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Which brings me to a sore spot in my own psyche. Feeling unhappy at large social gatherings does not mean I have nothing to offer. I have a great deal to offer, as do many introverts. Introversion is strongly associated with being a highly sensitive personality. Many introverts are intuitive, thoughtful, compassionate, creative people who are willing to explore life deeply. Because we choose only a few close connections, we have the time, attention and energy to be loyal, dependable, and good listeners and resources. We introverts give the gift of presence. Presence isn’t flashy or sexy or brightly colored, but it’s there, consistently reliable and steady. Sadly, presence is valued less and less in our culture. We’d much rather have a new phone, or a thumbs up, or a thing we bought in order to prove our affection.

A person who finds boundaries rude will certainly have trouble with introverts, because we need a lot of boundaries in this noisy, attention-demanding, chaotic, busy culture to protect ourselves. Introverts are often misinterpreted as being rude, cold, selfish, or stuck up because we must take care of our need for solitude in order to stay on our feet. This means we say no. Sometimes we say it frequently. For some folks, no is simply unacceptable for any reason. The fact is, I build and maintain boundaries with others because I want them in my life, not because I don’t. My no is not a rejection; it’s a choice to care for myself rather than care for another at my own (heavy) expense.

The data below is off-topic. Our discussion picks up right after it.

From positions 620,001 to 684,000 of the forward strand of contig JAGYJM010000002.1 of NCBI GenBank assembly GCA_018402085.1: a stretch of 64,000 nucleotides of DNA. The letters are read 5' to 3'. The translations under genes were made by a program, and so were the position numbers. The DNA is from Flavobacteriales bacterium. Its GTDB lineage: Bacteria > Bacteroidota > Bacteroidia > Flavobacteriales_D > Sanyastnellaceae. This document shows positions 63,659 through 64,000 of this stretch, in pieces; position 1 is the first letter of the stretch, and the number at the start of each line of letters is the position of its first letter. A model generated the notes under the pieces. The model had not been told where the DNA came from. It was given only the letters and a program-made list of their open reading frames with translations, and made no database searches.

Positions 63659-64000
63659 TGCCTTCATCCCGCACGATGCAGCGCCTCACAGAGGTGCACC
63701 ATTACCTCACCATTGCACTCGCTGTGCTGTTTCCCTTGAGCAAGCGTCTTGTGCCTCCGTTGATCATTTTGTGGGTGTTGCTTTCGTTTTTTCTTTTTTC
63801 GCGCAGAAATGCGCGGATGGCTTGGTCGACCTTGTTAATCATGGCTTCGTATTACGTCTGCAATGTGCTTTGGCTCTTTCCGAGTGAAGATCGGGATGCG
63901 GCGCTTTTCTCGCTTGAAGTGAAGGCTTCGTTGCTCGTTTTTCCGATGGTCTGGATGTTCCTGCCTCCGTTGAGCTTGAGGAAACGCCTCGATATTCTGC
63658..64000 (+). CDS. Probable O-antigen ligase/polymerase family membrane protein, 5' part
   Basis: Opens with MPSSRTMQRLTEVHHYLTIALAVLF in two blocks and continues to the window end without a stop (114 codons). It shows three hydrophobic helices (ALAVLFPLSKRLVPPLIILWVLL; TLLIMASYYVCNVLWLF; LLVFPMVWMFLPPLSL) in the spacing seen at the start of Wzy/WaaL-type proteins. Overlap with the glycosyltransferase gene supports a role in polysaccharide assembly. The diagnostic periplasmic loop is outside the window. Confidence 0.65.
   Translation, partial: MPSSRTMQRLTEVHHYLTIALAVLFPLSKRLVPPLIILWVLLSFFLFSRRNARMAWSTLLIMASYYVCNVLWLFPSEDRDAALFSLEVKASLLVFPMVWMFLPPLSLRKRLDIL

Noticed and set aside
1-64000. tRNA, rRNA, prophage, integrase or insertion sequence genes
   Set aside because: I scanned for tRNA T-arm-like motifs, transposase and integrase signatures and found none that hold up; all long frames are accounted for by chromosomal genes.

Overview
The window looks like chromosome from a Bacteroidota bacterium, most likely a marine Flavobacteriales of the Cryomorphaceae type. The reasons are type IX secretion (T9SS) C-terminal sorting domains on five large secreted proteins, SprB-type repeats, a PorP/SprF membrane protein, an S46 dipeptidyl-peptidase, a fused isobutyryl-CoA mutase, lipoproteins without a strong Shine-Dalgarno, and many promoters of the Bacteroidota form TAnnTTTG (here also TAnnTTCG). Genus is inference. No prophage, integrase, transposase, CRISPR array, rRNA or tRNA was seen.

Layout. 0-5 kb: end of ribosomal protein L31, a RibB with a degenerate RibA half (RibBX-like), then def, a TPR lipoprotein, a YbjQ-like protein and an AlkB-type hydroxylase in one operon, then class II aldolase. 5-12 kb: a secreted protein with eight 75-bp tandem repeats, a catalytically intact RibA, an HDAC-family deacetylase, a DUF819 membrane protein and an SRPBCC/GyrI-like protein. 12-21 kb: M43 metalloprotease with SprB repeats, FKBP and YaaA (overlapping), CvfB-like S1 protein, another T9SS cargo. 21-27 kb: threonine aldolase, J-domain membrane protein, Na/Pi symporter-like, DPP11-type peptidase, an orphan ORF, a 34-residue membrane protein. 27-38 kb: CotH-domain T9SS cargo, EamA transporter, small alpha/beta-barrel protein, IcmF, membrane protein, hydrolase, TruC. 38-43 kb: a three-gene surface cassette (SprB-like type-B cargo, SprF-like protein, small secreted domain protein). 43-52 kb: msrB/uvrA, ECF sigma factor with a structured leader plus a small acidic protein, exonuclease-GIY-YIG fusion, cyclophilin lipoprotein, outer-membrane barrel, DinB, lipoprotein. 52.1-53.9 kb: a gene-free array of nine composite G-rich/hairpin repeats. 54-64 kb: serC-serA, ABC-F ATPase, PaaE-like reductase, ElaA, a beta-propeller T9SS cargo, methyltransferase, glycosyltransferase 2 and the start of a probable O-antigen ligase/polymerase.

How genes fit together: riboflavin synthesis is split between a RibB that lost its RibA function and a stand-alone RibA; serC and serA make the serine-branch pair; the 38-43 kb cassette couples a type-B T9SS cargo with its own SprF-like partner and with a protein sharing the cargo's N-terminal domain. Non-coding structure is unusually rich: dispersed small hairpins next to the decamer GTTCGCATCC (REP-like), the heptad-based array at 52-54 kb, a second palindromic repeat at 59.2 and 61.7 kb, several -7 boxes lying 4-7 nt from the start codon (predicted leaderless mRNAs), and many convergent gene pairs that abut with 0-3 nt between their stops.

Some people define this as being selfish. So be it.

I’ve also received feedback that sensitive, introverted people “drive me nuts.” Here’s a newsflash: Those who insist on crowding us, drowning us out, violating and/or challenging our boundaries and being contemptuous of our marvelous sensitivity are driving us nuts! Please back off. Let us be. We don’t want to be like you. You be you. Allow us to be who we are.

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One of the superpowers of introversion is the ability to enjoy my own company. I am never bored when I’m alone, though I’m frequently bored by the conversation of others. I’m self-sufficient. I don’t need other people to validate me, soothe me or make me happy. (Oddly, some people appear to find this fact highly insulting!) I’ve known people who can’t bear to sit quietly in silence with themselves or anyone else. This is as appalling to me as my glorious hours of solitude are to an extrovert!

What, exactly, am I doing during those hours of solitude?